DEME: They are really cosmopolitan. They're watching premier league soccer games from the U.S. They're watching Hollywood blockbusters or the last Beyonce clip.

SHAHANI: Yes, they are.

DEME: But they're also watching comedy, film, TV series made by a local creator. So they really consume an interesting mix of local and international content. And internet should not just be about half of their lives. It should be about all their life.

SHAHANI: That means they need way more local content, especially video content. Yes, yes - low-grade SMS texting matters. But much like the rest of the world, Africans like to see themselves online, too. This requires a much better internet connection. So the mobile operators have to step up.

DEME: We are more likely to leap front in the digital age if we go straight for high-quality internet bandwidth, rather than if we go then and build crappy internet as we have crappy roads.

SHAHANI: Google data shows there's pent-up demand. So Deme says each company investing in mobile stands to cash in big. His theory has a provocative edge. I ask him, is it wrong of you to be pushing some internet connectivity strategy where people who do not have clean drinking water are paying for digital life? Is there something unethical about that?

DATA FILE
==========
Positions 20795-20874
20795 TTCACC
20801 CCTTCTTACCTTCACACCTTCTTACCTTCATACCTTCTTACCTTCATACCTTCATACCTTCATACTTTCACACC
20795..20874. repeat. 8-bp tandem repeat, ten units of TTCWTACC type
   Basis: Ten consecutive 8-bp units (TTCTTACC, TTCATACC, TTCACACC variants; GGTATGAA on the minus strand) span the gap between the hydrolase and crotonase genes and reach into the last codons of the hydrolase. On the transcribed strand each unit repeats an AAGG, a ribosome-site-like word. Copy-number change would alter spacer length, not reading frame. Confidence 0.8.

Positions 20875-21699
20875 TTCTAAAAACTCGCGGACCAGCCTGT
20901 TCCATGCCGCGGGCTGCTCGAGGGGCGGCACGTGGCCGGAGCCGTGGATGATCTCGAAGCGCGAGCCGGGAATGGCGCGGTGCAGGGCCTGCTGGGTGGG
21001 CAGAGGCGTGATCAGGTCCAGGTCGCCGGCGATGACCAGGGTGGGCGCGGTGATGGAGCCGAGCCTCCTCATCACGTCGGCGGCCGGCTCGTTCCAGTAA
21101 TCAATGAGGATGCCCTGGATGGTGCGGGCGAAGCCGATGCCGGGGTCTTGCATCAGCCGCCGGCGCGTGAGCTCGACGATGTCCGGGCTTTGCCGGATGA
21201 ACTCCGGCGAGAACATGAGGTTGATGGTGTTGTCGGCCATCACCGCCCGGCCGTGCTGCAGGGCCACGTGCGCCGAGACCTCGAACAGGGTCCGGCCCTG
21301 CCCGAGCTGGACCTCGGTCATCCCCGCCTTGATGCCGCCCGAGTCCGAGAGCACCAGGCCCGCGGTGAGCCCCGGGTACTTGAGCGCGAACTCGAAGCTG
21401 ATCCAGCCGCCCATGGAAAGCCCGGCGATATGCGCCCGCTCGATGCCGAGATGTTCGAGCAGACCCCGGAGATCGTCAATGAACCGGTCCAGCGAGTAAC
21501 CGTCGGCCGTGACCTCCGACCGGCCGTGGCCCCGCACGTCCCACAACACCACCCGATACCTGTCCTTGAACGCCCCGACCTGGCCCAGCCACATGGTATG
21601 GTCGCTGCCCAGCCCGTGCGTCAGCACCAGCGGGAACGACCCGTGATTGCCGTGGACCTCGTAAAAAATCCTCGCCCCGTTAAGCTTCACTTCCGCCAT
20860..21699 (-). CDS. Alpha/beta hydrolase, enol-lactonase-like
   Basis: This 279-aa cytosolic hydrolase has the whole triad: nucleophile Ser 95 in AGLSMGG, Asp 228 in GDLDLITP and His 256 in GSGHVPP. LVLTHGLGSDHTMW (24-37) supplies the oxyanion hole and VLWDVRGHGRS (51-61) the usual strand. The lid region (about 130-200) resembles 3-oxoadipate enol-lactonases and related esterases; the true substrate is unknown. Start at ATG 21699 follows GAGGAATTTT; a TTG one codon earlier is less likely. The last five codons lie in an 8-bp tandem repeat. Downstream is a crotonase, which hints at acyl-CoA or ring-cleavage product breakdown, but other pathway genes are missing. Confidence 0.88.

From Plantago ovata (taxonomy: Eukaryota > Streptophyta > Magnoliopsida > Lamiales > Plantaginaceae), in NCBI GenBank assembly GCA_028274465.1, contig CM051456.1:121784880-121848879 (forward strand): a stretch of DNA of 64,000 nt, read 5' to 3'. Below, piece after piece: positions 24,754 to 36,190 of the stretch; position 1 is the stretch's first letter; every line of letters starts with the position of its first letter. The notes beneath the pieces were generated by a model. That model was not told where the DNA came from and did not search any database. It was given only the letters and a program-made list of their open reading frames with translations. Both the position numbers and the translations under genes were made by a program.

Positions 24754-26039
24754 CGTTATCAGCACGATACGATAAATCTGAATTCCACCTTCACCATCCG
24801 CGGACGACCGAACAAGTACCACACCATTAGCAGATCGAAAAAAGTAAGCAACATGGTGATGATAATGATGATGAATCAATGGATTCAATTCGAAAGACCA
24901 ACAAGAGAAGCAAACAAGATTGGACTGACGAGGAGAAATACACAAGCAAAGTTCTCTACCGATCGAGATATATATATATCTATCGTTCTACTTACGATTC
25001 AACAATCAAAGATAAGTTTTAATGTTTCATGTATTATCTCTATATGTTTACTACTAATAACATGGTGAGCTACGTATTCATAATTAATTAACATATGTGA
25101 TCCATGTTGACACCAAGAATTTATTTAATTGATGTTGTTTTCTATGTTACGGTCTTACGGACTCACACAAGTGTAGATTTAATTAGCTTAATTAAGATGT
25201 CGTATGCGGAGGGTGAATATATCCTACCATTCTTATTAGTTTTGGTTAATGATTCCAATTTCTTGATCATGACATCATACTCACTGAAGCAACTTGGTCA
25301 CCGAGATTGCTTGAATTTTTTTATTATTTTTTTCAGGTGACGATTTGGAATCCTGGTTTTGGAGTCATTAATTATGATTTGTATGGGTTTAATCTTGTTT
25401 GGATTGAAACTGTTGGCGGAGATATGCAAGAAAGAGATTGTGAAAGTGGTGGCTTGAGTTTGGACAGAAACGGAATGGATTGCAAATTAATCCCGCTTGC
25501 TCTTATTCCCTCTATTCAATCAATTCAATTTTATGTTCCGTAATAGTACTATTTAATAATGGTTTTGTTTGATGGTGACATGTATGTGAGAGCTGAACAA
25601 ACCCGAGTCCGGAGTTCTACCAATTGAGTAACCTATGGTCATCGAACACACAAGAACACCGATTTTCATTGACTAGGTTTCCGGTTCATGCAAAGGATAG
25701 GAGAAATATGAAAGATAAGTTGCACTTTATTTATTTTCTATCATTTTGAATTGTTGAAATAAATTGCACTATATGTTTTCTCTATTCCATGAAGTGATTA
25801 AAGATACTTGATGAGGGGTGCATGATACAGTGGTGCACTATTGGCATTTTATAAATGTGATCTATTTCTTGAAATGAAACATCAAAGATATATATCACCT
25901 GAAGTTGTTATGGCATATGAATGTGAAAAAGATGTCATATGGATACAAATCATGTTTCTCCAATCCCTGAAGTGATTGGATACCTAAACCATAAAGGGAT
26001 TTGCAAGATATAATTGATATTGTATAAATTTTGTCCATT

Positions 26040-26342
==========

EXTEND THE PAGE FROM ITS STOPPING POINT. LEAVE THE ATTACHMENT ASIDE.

DEME: We should definitely not be telling people you're too poor to get the benefits of internet. I think that would be ethically wrong.

SHAHANI: A growing number of local artists agree with him.


SHAHANI: "Journal Rappe" is an edgy news show - kind of like the "Daily Show," except they rap the news. And they're capitalizing on the mobile economy. For years and years, host Xuman Mactarfal says he'd see corrupt politicians squandering tax money.

XUMAN MACTARFAL: They're buying luxury cars and without even hiding. All of that was on TV. It was put on TV.